Papakolea beach / Green sand beach (~ 5.5 miles round-trip)
Green sand beach, bright blue ocean, and a dark patterned outcrop — Papakolea beach is a stunningly beautiful place. Also, it is a very special place as Papakolea is one of the only four green sand beaches in the world. Without going into the details of how this place was formed, which you can read here , I have penned down some important pointers about the hike.
Papakolea beach is in Ka’u district (south), around 3 miles east of Ka Lae or South Point, which is the southernmost tip of the United States. This beach is surrounded by pasturelands and is legally accessible only by foot. From the parking lot walk towards the ocean, and then take the road to the left. Keep walking along the coast with the ocean always on your right hand side. After about 2.5 miles you will reach a cliff with the first views of the green sand beach. In my opinion the climb down this cliff is the only difficult part in this hike.
The most important point – driving to Papakolea beach is illegal. You will be greeted by friendly locals at the parking lot offering a ride to the beach for a nominal fee. Kindly refuse any rides nor drive your rental vehicle to the beach. Driving to the beach cause significant ecological damage to the area; so DHHL (Department of Hawaiiiian Home Lands) has strictly restricted vehicular traffic here. Because of these illegal vehicular tresspassing, DHHL has plans to close down the area or start a fee structure. Read more about it here.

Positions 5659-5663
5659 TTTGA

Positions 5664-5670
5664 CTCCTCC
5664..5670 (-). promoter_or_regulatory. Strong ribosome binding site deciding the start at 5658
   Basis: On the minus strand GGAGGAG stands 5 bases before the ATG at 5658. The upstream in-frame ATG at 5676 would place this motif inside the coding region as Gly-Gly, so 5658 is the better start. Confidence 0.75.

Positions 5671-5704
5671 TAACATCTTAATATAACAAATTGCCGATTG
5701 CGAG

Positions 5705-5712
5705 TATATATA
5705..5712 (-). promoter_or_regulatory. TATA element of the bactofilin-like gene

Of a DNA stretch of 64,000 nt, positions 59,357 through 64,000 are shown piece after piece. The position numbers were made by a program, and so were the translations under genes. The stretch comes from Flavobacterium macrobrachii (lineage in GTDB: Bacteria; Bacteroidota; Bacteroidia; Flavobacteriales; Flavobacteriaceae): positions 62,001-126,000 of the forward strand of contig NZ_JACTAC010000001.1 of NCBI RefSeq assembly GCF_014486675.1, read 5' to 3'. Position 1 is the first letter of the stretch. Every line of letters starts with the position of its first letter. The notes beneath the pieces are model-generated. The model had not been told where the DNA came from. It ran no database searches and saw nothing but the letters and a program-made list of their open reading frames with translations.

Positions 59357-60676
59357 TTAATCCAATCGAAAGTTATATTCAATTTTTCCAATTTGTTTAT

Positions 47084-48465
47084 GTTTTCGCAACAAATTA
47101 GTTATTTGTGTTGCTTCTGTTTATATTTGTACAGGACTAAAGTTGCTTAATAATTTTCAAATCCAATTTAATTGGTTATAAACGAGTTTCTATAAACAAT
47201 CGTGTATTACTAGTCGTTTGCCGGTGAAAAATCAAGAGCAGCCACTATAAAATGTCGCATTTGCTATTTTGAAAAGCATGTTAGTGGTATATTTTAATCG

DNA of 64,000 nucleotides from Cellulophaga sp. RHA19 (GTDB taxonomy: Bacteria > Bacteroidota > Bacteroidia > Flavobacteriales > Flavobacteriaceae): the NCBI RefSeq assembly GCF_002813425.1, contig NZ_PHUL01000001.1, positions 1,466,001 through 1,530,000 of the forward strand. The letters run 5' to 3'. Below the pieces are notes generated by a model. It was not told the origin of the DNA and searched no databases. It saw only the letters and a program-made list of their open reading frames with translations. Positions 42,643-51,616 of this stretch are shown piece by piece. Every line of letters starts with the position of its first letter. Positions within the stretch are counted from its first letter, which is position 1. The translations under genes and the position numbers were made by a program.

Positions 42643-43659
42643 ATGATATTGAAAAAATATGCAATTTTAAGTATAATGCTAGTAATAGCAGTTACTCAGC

Papakolea beach has little or no shade, no toilets, or water facilities. It is a good idea to start this hike early in the morning to avoid the scorching afternoon heat. Carry enough drinking water and pack a picnic from the nearest town of Ocean View (if you are driving down from the west). There is also a good coffee place on South Point road called ‘Ka Lae coffee’. This is the best place to stop for a cuppa and use the restroom.
And lastly, please do not take any sand from the beach. Not only is it against the law, but you don’t want this beach to turn into a ‘regular’ beach. Imagine the state if every other person thinks it’s ok to take a handful of green sand back home!
Bonus hikes (the ones we wanted to do, but couldn’t)
Pololo valley hike (~1 mile round-trip) This hike starts at the Pololū valley lookout on the north Kohala coast. It’s a short hike with dramatic coastline views and a black sand beach (Pololū beach) at the valley floor.
Kīlauea Iki trail (~4 miles round-trip) This popular trail lies in Hawaii Volcanoes national park. The trail begins near Thruston lava tube and takes you through a lush rainforest. On this trail you will see steam and sulfur vents and even walk on a solidified lava lake. Alas, this hike cannot be done with kids, so we skipped it. Kīlauea Iki hike is not recommended for pregnant women and people with respiratory problems.
Before venturing out on any hikes in Hawaii Volcanoes national park it is best to check the VOG levels online, or talk to a ranger at the visitor center. Park rangers have current VOG conditions and they will suggest hikes if you have a child with you, or if you are pregnant, or have any respiratory conditions.
Carry out all your trash and remember to leave every place a little better than you found it. Aloha and Mahalo.
(We spent eight days on the Big Island of Hawaii in January 2018)